I promote a new approach I call Care*Full, and hope to inspire others to live care*fully (care-based), rather than carefully (fear-based). This means we engage in practices of self care AND care for others. I am a visionary, and dream BIG! Let’s envision together what a Care*Full movement could look like… are you with me?? Think of the personal and social transformation this could bring about!?!! It’s amazing what a little idea, spread, talked about, discussed, debated, passed around, modified and … you get the picture! It was Martin Luther King Jr. who said “I have decided to stick with love. Hate is too great a burden to bear.” So many actions, reactions, decisions, assumptions we make tend to be based in fear, pain or hate. How different our world would be if we began from the premise that we are all deserving of love, belonging, care and respect.

I am humbled by the responses from friends, family, strangers and people near and far who have gained something positive from my talk and my message. Thank you for your willingness to care.

Eleanor Rosevelt said, “Do what you feel in your heart to be right – for you’ll be criticized anyway.” Now that I am getting my head AND heart around care, there is no turning back. Care requires the analyst, practioner and thinker to be fully present.

More to come about my new endeavour, Cared Humanity really soon! Watch for details in February.

I’ll end with one of the most powerful quotations from Eleanor Rosevelt I’ve ever heard:


What if, we moved through the fear and just cared anyway?

Gratitude Worth Spreading: TEDx Garneau Women (One Week Later, Post 1/2)

I can hardly believe that one week ago it was TEDx Garneau Women! Let me begin my first post with sharing my gratitude. To my wonderful partner, Bryan Hogeveen, thank you for encouraging me to soar and supporting me through this journey that was “my Ted-talk.” Thanks to the lovely ladies who did more than organize the event. Nicola Doherty and Lori-Ann Claerhout, thanks for asking me to speak at TEDxGarneau Women and for the laughs, the fear calming, and your friendship. Special thanks to my soul-friend Gemma Stone for lending me trust and inspiration when I most needed them. I had a gaggle of caring friends and well wishers in the audience and cheering from a far, including my colleagues in the MacEwan Sociology Department and friend, Céline Nadon and brother Brian Minaker. Thanks to My friend Kelsey (aka Dr. Ford)Rita Chand, Chris GuillebeauBrianna Olson and Daena Crosby for your care and the special way you contributed to my performance. Huge shout outs to Stay-at-home-feminist Natasha Chiam and Sue Robin’s from Bird Communications for writing about my talk Just Care. For the twitter tweets, telephone calls, emails and reassurances thank you! So many of the people who helped make this possible for me are not on-line, but this post would be missing something without mentioning their names. Thank you Jill Love, Sodhi Pillay, Diane and Bob Minaker, Gerry and the late Tine Hogeveen, and always, I’m so grateful for my children, Ayden, Taryk and Maylah Hogeveen. It was an evening of meaningful connections – new ones with Funmi and Adrian from FO Photography; and Dana Weatherhead from Reel Moments – and ripened ones with my Book Club Ladies (Robin, Tara, Patti, Kelsey). Thanks, Funmi for this wonderful feature and your beautiful photographs! It was an honour to share the stage with Julie Rak and Ruth Kelly.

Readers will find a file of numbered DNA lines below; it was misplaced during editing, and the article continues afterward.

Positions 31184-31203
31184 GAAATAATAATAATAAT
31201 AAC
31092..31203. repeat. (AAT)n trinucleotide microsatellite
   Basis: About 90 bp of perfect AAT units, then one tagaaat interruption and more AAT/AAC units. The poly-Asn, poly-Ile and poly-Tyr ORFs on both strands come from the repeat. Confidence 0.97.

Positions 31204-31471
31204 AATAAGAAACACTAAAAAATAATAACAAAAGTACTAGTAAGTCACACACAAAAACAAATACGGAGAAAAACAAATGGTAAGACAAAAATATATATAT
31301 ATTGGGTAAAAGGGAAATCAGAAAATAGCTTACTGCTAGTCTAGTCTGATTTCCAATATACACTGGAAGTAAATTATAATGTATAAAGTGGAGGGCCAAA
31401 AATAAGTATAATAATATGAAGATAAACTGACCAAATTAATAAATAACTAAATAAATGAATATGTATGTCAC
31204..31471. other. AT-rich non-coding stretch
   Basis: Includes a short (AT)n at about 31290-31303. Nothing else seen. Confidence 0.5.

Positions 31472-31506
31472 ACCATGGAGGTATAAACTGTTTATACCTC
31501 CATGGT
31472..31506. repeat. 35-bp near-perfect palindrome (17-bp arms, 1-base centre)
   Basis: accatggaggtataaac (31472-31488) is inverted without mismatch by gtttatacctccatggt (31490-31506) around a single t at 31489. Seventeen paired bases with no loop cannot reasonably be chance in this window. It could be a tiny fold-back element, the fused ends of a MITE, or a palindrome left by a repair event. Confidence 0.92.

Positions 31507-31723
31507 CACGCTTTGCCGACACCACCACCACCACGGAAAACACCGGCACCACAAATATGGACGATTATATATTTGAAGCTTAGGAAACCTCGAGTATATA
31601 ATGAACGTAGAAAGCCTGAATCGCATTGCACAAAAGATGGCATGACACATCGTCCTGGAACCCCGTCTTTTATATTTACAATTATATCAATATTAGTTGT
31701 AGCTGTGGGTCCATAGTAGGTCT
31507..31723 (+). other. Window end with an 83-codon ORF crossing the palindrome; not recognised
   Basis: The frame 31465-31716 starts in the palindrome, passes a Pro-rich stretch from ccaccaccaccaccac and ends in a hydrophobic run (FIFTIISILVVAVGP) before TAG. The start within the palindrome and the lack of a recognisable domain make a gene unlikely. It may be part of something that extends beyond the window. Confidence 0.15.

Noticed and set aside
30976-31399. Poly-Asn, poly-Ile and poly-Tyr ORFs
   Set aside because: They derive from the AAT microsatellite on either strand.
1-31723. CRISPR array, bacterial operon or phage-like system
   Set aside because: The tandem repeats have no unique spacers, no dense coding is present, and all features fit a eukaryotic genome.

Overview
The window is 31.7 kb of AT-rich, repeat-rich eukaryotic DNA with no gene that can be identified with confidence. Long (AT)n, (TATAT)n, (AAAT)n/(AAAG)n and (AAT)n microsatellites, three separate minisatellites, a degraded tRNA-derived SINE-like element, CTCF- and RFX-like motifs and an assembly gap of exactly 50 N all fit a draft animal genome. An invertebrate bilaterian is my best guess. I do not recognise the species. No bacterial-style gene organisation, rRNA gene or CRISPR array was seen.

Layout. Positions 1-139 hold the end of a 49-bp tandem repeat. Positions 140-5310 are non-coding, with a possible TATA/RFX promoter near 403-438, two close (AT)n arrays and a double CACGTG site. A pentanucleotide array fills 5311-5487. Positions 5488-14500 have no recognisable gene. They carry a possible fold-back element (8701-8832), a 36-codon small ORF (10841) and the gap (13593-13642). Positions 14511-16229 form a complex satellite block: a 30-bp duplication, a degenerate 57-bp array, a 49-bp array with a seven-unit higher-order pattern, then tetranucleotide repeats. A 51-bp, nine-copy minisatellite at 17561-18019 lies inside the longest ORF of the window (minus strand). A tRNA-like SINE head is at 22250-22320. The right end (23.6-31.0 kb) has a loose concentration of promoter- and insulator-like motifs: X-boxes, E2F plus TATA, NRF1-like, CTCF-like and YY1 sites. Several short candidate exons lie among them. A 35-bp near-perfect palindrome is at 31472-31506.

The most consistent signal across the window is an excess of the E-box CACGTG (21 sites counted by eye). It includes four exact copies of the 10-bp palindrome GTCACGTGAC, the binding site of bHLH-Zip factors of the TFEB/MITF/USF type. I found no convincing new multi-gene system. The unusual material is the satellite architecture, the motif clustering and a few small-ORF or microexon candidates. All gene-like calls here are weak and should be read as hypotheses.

I am so excited about working together to build more just and caring spaces to live care*fully. Please watch for more about Cared Humanity. Thank you Deanna Johnson Mullican for the beautiful design of the logo. Please watch for the Future Home of Cared Humanity (launch in January 2014)



TEDx: Landscape Changing Women

‘Twas the night before TEDx when all through the house
the kids were all hyper, not quiet as a mouse
the talk was all bound into my head with care
in hopes that St. Ted soon would be there…

It’s been an exciting couple of months anticipating TEDx Garneau Women and the night is almost here! I am so ready to share my Idea Worth Spreading with you all tomorrow night.

BJ Anderson did a great interview with me last week featured here in Faculty Member talks care at TEDx event. Check it out! I understand there an article in the Edmonton Examiner, which I will link when I get it. link here

Good Night!



From Bubble Wrap to Free Range? Is Caring for Kids really about protecting them?

You may say you can’t win for trying – “too much” or “not enough” seems to be the rally cry of the day levelled against parents. All kinds of socially constructed ideas, cultural judgements, and labels surround parenting today; including everything from “bubble-wrapping,” slow or “free-range” to “Helicopter Moms” and “Dolphin Dads” (or vice versa). So when I was invited to be a panelist on Alberta Primetime September 20th 2013 to discuss effective parenting, being a mother of 3 and a Sociologist who studies care I accepted.